ROME-LEGENDS AND TRADITIONS.
in number, and after a brief period of dispute, he was elected to the kingdom.
The reign of Servius is celebrated as mild and peaceful. His only important war
was with the Etruscans, whom he compelled to be subject to the Romans. With the
Latins he made a treaty of perpetual amity; and in order to bind the union, the
two peoples built a temple to Diana on the Aventine, wherein they might
henceforth celebrate a common festival. Every year thereafter sacrifices were
offered at the altars of Diana for Rome and all Latium.
The next work of the king was the building of a great wall from the Quirinal to
the Esquiline Hill, by means of which the latter was included as the seventh hill
of the city. Rome was then divided into four parts or quarters, which, after the
prevailing fashion, were called tribes. The surrounding country was organized
into twenty-six districts. Common sanctuaries were built for the people;
governors were appointed, and holidays established to the end that the
inhabitants might associate in public, and become imbued with a Roman spirit. The
king in these beneficent measures did not forget that he was himself of lowly
origin. The commons were made to feel that the ruler of the city was their
friend. The laws were so framed as to favor the poor and protect the weak.
Popular gratitude sought expression by naming him the Good King Servius.
The city was now greatly augmented in population and resources. In order to
secure a better organization, it appeared desirable to arrange the different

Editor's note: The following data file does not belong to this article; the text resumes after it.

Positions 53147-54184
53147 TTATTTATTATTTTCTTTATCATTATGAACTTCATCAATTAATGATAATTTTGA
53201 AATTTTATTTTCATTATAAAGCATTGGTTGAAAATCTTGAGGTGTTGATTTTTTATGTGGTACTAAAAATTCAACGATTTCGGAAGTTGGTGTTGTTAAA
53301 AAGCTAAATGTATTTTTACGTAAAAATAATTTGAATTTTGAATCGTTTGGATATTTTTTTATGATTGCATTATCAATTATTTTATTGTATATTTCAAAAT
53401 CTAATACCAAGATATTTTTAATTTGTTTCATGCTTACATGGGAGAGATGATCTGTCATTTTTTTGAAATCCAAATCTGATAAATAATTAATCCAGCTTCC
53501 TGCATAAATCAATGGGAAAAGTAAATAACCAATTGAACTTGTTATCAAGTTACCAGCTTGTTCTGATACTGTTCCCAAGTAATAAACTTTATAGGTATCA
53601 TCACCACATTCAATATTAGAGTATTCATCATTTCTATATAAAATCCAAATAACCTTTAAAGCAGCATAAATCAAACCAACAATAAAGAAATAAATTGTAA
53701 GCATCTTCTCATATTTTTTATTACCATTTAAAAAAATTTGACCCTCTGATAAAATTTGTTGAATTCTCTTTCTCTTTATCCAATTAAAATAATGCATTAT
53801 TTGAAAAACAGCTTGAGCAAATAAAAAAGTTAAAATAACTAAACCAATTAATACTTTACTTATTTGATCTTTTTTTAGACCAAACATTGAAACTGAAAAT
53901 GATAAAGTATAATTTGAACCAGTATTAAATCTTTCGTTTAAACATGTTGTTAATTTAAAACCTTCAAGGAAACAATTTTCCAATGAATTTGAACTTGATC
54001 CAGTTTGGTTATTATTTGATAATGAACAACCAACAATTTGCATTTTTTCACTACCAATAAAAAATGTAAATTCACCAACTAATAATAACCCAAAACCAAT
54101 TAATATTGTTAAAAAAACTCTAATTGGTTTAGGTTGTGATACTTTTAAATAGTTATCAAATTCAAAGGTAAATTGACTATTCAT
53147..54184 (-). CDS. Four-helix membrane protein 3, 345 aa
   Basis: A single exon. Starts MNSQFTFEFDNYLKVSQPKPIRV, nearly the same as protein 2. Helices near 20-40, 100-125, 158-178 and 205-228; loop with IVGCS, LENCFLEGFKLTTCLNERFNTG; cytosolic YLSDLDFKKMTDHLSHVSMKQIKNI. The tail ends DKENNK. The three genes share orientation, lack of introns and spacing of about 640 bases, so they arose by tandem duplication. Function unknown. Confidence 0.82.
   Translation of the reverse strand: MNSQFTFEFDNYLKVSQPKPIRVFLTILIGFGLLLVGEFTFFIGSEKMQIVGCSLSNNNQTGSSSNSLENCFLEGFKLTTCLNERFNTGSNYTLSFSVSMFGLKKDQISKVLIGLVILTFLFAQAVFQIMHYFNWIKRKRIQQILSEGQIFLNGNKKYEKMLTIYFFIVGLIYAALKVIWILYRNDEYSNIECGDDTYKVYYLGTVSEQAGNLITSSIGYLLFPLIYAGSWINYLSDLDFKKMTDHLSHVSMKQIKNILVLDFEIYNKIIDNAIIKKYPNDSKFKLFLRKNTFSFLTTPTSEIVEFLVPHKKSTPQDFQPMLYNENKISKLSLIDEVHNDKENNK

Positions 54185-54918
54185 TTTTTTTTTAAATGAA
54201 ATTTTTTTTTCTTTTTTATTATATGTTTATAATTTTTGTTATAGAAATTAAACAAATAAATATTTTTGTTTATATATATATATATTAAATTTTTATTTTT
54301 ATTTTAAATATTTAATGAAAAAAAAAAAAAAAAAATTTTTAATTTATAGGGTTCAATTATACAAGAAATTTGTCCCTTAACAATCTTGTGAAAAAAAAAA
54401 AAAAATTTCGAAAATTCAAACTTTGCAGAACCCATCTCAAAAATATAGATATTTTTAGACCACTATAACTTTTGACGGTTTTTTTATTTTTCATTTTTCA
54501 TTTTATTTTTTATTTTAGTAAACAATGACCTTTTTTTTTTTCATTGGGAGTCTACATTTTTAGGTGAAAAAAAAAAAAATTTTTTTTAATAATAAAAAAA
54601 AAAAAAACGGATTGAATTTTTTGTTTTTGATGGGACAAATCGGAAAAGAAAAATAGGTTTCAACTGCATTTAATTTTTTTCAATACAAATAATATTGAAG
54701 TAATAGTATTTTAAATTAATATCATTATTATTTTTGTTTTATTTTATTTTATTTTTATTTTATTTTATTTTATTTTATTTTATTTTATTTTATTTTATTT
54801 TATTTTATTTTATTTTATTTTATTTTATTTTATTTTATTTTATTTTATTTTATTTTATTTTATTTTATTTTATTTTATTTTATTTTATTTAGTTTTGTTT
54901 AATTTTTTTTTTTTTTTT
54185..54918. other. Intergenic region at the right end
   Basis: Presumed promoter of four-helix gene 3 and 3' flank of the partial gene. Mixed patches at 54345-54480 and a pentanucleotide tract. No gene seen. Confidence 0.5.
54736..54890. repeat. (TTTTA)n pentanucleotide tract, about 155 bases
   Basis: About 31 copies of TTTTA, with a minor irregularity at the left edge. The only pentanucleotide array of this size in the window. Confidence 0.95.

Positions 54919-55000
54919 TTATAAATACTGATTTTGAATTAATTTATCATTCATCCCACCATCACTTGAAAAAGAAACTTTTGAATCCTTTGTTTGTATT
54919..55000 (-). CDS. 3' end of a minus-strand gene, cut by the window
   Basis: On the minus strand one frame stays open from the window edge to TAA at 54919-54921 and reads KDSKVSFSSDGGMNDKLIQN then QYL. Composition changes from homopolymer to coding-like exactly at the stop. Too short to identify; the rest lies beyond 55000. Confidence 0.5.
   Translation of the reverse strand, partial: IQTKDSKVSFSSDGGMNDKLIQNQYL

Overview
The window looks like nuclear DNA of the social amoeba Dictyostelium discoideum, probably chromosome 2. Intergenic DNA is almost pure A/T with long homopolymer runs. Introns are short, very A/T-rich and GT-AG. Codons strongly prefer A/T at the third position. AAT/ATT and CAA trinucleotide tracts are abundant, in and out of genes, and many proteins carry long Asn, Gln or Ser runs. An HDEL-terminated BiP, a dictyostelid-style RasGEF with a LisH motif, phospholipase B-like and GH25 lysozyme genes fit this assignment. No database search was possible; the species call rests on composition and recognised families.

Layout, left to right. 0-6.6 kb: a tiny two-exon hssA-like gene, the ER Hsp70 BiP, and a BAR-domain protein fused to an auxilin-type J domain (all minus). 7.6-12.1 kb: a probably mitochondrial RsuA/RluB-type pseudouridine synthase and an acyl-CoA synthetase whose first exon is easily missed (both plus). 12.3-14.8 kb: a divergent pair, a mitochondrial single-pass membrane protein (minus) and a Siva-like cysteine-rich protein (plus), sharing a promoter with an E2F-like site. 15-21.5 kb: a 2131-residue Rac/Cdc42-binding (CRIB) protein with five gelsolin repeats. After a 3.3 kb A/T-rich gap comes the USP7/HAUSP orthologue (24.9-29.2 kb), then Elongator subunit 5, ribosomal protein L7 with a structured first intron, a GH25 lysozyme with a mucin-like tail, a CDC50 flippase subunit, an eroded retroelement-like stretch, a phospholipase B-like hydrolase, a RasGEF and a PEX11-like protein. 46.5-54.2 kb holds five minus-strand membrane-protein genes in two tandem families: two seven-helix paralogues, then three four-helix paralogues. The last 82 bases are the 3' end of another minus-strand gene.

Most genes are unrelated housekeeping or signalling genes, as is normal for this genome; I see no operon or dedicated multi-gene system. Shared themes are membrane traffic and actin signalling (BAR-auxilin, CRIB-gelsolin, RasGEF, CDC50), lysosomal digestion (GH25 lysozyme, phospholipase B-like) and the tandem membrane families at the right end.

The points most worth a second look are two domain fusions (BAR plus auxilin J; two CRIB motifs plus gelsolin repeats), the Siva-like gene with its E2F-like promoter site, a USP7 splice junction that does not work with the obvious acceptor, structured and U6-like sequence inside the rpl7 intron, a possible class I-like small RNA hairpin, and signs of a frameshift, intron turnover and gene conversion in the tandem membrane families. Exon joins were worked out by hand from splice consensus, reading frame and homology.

classes of society on a new basis. This was undertaken with special reference to
the military management of the state. A division was made by Tullius of the
fighting men of Rome according to the principle of property qualification. The
people were divided into five classes, without regard to blood or descent; and
the voting in the assembly of the citizens was henceforth conducted on this
basis. The old division made by Romulus into Ramnes, Titienses, and Luceres was
not henceforth much regarded in the conduct of public affairs. These ancient
distinctions continued, but were rather nominal than real.
Under the new classification the first division of the people was made to consist
of forty centuries of younger men under forty-six years old, and forty centuries
of the elders who had passed that age. The latter were assigned to such duties as
the defense of the city, and the former to the active service of the field. The
second, third, and fourth classes were each likewise subdivided according to age
into twenty centuries of younger and twenty of older men; but in the fifth class
the two sections were made to consist of fifteen centuries each. The men of the
first class wore a complete suit of armor, consisting of a breast-plate, helmet,
shield, and greaves. The weapons carried by them were a lance, a javelin, and a
sword. The second class were similarly armed, but carried a lighter shield, and
wore no breast-plate. The third class omitted the greaves; the fourth, the
helmet. The fifth class had only the lightest suit of armor. The statute required
each citizen to furnish his own armor, and as that worn by men of the first class
was very costly, those who composed that class were selected exclusively from the
wealthiest ranks of the people. It was estimated that a citizen, in order to
belong to the first class, must be worth at least a hundred thousand asses. The
assessment for each succeeding